It's all a matter of perspective.

Monday, September 09, 2002

I have joined this ad exchange service called "blogsnob." I am looking forward to new traffic and I am also excited about the new sites that it will turn me on to. It is a text based ad and you can see it on the left at the top of my links list. They claim to be family friendly and I hope that is the case. I encourage you to click on the site that is advertised if it looks interesting to you. If not, don’t. What do I care?

I have recently discovered that I am addicted to Tony Pierce. I can not explain it. We both like baseball and we both enjoy writing, but that is about all that we have in common. I have found myself going to his site several times a day hoping for new material. If Rolling Stone magazine wanted to save themselves and regain some of that street credibility that they used to have, they should start sending Tony on the road with bands. The articles he sent back would be well worth the cover price.

This week is my first real test of the fall semester. I have two papers to write for school and a gig to prepare for this Sunday. I am going to lose it. Just thinking about it has got me all sleepy.

My hippie brother-in-law called last night and said, “Would you happen to be the leader of some outfit called ‘The Nathaniel Greer Trio?’”
I’m afraid so, I said.
He had seen an ad for Take Five Jazz in the newspaper. He said he was coming to the show. That will be great. He is an ardent supporter of the arts, and hippies are always fun at shows.
Hippie brother-in-law is actually doing pretty well these days, or seems to be. At least he has held a job for several months in a row. That makes me proud. I want to like him and welcome him around. Every little boy should get to have a hippie uncle.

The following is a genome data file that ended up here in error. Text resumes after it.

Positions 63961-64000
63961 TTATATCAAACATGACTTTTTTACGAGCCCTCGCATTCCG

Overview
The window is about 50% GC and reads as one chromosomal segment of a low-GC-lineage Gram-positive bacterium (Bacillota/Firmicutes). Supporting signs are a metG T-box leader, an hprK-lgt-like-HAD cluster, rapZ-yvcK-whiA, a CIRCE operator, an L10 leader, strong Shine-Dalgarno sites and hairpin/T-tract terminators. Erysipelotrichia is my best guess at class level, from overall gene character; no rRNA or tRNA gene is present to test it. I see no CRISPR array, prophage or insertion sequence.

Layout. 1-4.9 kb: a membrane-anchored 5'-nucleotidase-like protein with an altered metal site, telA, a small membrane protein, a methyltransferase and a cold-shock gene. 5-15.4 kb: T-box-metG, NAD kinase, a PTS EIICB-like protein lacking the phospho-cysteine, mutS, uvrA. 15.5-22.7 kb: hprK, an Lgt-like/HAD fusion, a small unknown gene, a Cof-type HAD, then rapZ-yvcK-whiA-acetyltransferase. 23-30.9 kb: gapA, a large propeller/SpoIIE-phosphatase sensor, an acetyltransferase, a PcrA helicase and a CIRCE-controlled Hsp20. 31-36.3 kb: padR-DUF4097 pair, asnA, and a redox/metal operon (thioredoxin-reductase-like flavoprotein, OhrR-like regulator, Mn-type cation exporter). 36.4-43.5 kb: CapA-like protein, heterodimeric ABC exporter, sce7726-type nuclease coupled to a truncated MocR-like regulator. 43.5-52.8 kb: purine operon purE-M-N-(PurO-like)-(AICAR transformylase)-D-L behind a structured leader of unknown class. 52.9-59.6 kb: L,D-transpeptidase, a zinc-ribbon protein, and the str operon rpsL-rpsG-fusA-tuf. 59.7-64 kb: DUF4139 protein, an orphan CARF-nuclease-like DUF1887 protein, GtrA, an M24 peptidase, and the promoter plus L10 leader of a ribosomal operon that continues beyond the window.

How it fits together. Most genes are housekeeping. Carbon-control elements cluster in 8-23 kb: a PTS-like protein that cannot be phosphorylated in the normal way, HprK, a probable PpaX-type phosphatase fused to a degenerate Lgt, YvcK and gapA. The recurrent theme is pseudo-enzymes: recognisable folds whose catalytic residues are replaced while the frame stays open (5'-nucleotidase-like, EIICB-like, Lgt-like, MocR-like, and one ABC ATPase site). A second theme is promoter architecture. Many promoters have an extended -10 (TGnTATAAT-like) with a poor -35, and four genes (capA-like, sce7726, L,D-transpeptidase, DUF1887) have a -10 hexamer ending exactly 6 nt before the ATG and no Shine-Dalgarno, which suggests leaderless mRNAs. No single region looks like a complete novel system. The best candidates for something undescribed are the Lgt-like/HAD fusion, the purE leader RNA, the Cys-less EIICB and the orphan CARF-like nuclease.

I remember seeing my uncle Pete from New Jersey. He was tall and thin. His hair was receding in the front and pulled into a scraggly ponytail in the back. He smoked cigarettes (and he only knows what else) and was a great auto mechanic. One time he passed through in a big old renovated school bus with this funny hippie lady and a couple of her little hippieletts. He was helping them drive that bus cross country to Arizona, seemingly just because they needed the help. I thought that he was the coolest guy I had ever seen. I wanted to take him to show and tell.
When I was about thirteen or fourteen he came to town for Granny and Pawdy’s fiftieth wedding anniversary. He stuck around longer than everyone else and on his last day he wanted me to go for a ride with him. He wanted me to lead him to some horrible souvenir shops so he could get cheesy gifts for friends back east. Before we left I suggested that we find some good stuff in my cassette collection to listen to. He looked it over and declared Jane’s Addiction as high quality. I could not argue with that. After that one was over I played him some Ice Cube. Pete thought that was hilarious.
He said to me, “Hey man, does your dad every play you any Pink Floyd?”
I confessed that I had never heard of that dude.
He said, “Where is the nearest record store.”
I led him to the mall and he marched straight in and bought me a copy of Floyd’s “Dark Side of The Moon." Also he told me it was a band, not a dude. For that I will be forever grateful. I still have that cassette, even though it has long since worn out. My hippie uncle was the coolest.




We moved the boy, Wylie in to a big boy bed last night for the first time. He only fell off once, and that was at 7:00 this morning. Boy did it upset him. Ms. J said that it was all that he talked about all morning. He has my sister’s old daybed and we pulled the trundle out about half way so that he would have something soft to land on if he fell. Well, I heard a dull thud this morning on the hardwood floor (and when I say hardwood floor, what I mean is hard, wood floor) and skedaddled in there. He was sitting up in the floor and crying about half way across the room from his bed. I don’t know if that was where he rolled to or what, perhaps rolled off so hard and fast that he missed the trundle all together.
Ms J. and the boy had to go to the store this afternoon. Wylie fell asleep on the way home and she slipped him out of his seat with that lovin’ momma touch and carried him in the house. As she was easing him down on to the bed she said that he quietly mumbled, “No, not the big boy bed . . .” and went right back to sleep.

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